Where is your investment property located?

France
France
UK
UK
USA
USA
Spain
Spain
Ireland
Ireland


Filing Deadline

Ireland Tax Deadline October 31st


Irish Taxes Overview

Tax Residency

You are considered tax resident in Ireland if you spend at least 183 days here per year or 280 days over a two year period.

As an Irish tax resident and Irish domiciled person you are liable to tax on your worldwide income and gains. Therefore, if you own and rent a property in a foreign country you are liable to Irish income tax on the rents you receive and Irish capital gains tax on the gain if you decide to sell the property.

In other words, as an Irish resident, no matter where your property is situated, if you receive rental income or you make a gain on the sale of your property - you are always assessable to tax in Ireland.

Taxation of Foreign Property Income in Ireland

  • Treat the property as though it is an Irish investment property and take all of the relevant deductions available under Irish legislation.
  • Tax the net amount at the marginal rate up to 41% (plus PRSI & Levies).
  • Take a credit for the foreign tax paid.
  • Record the Foreign Income received as Schedule D Case III in your Irish Income Tax Return and submit the return together with your Irish Case III calculation. Note: if you calculate a loss, this can be carried forward and set against any future Case III liabilities.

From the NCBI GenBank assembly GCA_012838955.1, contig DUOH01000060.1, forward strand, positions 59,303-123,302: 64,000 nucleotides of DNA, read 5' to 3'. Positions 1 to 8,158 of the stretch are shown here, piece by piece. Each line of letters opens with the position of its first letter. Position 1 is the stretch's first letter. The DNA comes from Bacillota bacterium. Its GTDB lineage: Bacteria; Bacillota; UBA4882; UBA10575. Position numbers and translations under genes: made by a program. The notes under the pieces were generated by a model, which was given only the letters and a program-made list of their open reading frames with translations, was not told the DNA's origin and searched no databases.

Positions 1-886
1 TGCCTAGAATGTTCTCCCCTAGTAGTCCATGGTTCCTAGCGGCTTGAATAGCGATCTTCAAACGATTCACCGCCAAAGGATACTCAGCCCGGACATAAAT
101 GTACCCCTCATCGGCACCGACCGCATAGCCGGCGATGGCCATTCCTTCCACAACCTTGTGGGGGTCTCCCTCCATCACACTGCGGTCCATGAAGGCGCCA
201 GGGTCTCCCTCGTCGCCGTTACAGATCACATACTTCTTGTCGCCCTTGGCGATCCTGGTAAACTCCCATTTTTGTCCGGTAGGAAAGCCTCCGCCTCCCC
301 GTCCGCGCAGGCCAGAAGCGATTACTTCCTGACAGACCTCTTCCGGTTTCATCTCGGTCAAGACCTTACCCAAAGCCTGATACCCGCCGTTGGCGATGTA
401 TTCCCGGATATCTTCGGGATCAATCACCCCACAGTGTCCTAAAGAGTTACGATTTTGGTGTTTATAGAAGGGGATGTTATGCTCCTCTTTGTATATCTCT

Taxation of Foreign Capital Gains

When you sell your foreign investment property you are liable to capital gains tax in Ireland on the amount of the gain at 25%. (You may also be liable to CGT in the foreign country – see below).

Capital Gains Tax – Payment Dates

For 2009 and subsequent years the tax year is divided into a revised set of two periods:

  • An "initial period" from 1 January to 30 November
  • A "later period" from 1 December to 31 December.

For disposals in the initial period CGT payments are due by 15 December in the same tax year. CGT for disposals in the later period are due by 31 January in the following tax year.

For example, if you dispose of an asset in the period January to November 2010 you must pay the Capital Gains Tax due to Revenue before mid December 2010. If you dispose of an asset in December 2010 the Capital Gains Tax will be due on 31 January 2011.

Foreign Capital Gains Tax Paid

In most cases, upon disposal of a foreign property you will have paid CGT in the foreign jurisdiction. Therefore, depending on whether a double tax agreement exists between Ireland and the relevant country, you should be entitled to a tax credit in Ireland for any foreign tax paid on the gain.


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